Published by: Random House (March 2019)
Reviewed by: Steve Younis
After reporting on the release of “Superman: Dawnbreaker” on the Superman Homepage, I stumbled across the book while shopping one day, and immediately picked it up to take home. It had been quite a while since I’d last read a Superman novel, and I was eager to give this one a read.
The fourth book in the DC Icons Series (the other three based on Batman, Wonder Woman and Catwoman), “Superman: Dawnbreaker” could be classified as a Young Adult novel, but don’t let that deter you from picking it up. I promise you you won’t be disappointed.
Set in Smallville while Clark Kent is still a teenager, this story finds Clark in high school, coming to terms with his powers, discovering new powers, while also dealing with some strange and troubling problems facing his home town.
Clark and his best friend Lana Lang find themselves in the middle of a mystery where people of Mexican background a disappearing. Racism, prejudice and immigration are very much at the center of this story, but while these real world issues can be a hot button topic, Matt De La Pena handles it all with great aplomb.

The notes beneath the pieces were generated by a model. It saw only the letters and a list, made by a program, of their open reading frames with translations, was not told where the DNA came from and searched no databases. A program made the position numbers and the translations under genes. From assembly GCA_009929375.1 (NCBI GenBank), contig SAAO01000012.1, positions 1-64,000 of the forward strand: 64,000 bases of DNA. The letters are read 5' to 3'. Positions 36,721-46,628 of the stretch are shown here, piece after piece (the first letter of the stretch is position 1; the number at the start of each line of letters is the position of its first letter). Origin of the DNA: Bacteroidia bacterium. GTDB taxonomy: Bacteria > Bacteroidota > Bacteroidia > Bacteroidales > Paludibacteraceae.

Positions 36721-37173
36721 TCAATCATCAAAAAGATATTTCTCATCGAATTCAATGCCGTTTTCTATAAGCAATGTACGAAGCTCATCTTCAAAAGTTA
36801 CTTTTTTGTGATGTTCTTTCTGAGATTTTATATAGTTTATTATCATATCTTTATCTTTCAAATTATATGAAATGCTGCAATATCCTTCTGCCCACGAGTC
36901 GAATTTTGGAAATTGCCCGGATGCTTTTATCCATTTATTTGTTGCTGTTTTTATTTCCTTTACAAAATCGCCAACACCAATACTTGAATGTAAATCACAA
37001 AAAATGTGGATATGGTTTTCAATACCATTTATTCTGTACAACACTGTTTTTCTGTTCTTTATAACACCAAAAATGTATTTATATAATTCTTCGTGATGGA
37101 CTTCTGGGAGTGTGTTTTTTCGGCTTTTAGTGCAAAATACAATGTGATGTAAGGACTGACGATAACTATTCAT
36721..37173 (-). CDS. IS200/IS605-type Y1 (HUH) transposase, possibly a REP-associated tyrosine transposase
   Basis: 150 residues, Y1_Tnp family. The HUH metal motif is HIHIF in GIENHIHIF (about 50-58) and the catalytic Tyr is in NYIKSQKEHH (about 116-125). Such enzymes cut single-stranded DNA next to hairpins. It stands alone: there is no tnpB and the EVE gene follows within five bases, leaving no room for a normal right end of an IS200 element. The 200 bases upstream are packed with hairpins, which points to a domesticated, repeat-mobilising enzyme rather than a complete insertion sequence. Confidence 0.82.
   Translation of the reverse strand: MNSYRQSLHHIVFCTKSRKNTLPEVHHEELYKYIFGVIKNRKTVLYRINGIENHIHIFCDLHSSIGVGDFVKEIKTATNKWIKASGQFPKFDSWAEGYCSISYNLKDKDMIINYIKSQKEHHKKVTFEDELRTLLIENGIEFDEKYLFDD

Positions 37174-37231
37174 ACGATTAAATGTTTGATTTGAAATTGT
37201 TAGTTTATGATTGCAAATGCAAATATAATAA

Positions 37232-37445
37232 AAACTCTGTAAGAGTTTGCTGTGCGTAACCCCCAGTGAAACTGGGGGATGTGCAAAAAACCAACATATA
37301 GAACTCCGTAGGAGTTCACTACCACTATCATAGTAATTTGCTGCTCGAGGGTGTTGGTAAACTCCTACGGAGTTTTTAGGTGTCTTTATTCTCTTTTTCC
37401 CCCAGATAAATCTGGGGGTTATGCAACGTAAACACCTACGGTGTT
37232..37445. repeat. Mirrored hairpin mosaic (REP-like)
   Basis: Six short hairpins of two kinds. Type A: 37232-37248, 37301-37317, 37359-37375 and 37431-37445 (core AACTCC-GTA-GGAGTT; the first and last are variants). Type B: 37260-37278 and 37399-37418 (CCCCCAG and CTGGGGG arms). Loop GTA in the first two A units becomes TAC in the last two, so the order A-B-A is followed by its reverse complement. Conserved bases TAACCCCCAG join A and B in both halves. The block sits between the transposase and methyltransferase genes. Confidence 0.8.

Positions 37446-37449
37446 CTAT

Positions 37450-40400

I love reading, and it’s a real joy when I find a book that I can’t put down. “Superman: Dawnbreaker” was such a book. Clark’s problems, the discovery and experimentation of his developing powers, finding out who he is, the relationships he has with Lana, other school friends, love interests, new friends and acquaintances, and Jonathan and Martha Kent… You’re along for the ride from the very first page, and I found myself wanting to continue reading, chapter after chapter, to see where the story would take him next.
Matt De La Pena has such a great handle on who Clark Kent is. While Clark struggles internally, he also grows and builds that inner resolve you expect from the Man of Steel. Young Clark is someone you wish you’d befriend as a teenager yourself.
While this is an “origin story” in many ways, it could also be described as the “adventures of young Clark Kent” in a way that the TV series “Smallville” wasn’t able to do. It has just the right blend of Clark Kent the teenager, Clark Kent the investigator, Clark Kent the superhero, and Clark Kent the friend.
It’s hard to fault this book. I’d give it a solid 5/5.
Purchase “Superman: Dawnbreaker” from Amazon.com.